Of all the farm interviews I have done lately there is a recurring theme. Yes, farmers have a preference for a cubicle-less life and a calling to the dirt and sky and the gratification that comes from seeing the fruits of your labor in a direct way. But the common theme, aside from farming itself, is the desire to grow community. In each persons plan for growth and success is the creation of opportunities for participation and social gatherings around food.
Food goes beyond mere sustenance. Though that is a really nice bonus. Producing food creates a sense of pride and purpose, a caring for one’s surroundings. It brings people together to ease worries and celebrate joys. It can even inspire rapture of the reverent kind. And you don’t keep that sort of thing to yourself. This is the stuff for sharing.
Farming can also be lonely business. Maybe not so much lonely as solitary. Days of breathing and quiet contemplation engaging in the physical mantra of planting row upon row of peppers or creating sections of zen garden maps to the hum (or percussive clunk) of a tractor. This becomes balanced out by the pleasure on the faces of folks who see your bounty piled high on a farmer’s market table or taste a home cooked dish at a garden potluck. The conversations surrounding those things that are important to us and what we can do with them. It isn’t enough that I grow this eggplant. I need to show you how this eggplant can blow your mind and feed your soul. Maybe this is too romantic a notion. But farmers are a generous and romantic lot.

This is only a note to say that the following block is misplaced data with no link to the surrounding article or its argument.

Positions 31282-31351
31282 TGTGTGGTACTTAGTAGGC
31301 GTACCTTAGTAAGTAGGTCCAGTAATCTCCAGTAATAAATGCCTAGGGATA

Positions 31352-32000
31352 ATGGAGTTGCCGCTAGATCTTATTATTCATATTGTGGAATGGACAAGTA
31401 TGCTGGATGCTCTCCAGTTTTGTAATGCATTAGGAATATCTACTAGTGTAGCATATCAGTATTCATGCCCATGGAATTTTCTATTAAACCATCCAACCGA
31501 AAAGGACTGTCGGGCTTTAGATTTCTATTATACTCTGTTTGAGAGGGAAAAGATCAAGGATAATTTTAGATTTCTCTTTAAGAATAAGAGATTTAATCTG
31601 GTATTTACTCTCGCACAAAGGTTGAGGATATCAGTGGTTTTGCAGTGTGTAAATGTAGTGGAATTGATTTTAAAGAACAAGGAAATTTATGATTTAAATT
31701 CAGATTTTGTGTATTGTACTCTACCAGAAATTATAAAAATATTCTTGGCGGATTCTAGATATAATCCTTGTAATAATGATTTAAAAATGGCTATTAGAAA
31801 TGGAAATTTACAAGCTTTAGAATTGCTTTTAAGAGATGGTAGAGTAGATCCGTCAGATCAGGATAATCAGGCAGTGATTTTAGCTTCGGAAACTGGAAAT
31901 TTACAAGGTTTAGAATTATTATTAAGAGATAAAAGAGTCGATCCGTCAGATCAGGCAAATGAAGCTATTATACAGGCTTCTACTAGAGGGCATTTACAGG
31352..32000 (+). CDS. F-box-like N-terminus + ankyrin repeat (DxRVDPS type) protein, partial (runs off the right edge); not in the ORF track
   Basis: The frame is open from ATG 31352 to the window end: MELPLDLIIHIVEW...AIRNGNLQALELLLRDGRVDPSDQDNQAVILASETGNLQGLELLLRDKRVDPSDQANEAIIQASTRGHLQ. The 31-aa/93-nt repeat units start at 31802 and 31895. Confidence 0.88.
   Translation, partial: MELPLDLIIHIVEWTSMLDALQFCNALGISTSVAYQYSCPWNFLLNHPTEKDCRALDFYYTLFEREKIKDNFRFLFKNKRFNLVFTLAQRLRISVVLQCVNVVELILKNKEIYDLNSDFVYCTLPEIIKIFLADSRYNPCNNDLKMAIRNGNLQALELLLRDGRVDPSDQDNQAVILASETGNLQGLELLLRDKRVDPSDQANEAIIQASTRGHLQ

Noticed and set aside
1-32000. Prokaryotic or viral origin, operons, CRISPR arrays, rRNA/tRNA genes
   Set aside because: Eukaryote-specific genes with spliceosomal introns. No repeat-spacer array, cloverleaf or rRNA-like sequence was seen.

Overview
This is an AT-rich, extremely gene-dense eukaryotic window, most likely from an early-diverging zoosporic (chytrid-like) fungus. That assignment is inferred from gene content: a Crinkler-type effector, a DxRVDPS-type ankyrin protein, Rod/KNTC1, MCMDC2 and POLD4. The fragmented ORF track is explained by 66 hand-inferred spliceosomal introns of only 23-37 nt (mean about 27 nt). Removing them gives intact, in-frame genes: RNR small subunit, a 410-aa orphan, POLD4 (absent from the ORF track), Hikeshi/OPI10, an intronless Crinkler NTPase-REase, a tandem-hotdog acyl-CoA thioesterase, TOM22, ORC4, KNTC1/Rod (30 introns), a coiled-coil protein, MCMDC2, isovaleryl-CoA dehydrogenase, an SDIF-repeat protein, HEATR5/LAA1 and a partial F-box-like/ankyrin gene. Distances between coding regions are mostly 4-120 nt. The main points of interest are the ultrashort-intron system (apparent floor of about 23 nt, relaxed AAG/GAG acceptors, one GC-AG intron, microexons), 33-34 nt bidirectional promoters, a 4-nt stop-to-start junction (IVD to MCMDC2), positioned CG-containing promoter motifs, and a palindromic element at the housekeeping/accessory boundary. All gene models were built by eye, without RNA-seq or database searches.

Having gardened and farmed in some aspect since I could eat dirt, I have teetered in this balance. I recommend the meditation of dirt under finger nails for providing perspective. I also recommend the coming together in bending and stooping alongside a volunteer crew trying to get fields planted in those gracious windows Spring provides.
In Northern Colorado we have so many opportunities for dirt therapy and community building. As often as I can I will let you know about them. However, you are in the wonderful position of living in a community where you can throw a stick and hit a farmer, not that I recommend trying that at home (the throwing of sticks and hitting of farmers). What I mean to say is, one can easily find an opportunity to nestle into this agricultural community whether it is by participating in farm events and dinners, fundraising for your favorite food providing charity or digging potatoes alongside your neighbors. Farming and the enjoyment that follows is a team sport my dears, and we are always recruiting. Not just farmers, but eaters and cookers and admirers and tomato sellers and problem solvers and coop builders.
And if you are suffering from your own case of ag-lust, you can always find some parcel to dig into and create a micro-community of your own. And find your own balance. You’ll find you become a community grower yourself. Amen to that!
Yours in dirt – e